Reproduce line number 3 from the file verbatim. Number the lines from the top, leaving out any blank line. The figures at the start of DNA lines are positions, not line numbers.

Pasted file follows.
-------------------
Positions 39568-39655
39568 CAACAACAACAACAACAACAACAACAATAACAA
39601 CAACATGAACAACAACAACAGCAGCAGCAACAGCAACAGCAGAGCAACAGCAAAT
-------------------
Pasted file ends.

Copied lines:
39601 CAACATGAACAACAACAACAGCAGCAGCAACAGCAACAGCAGAGCAACAGCAAAT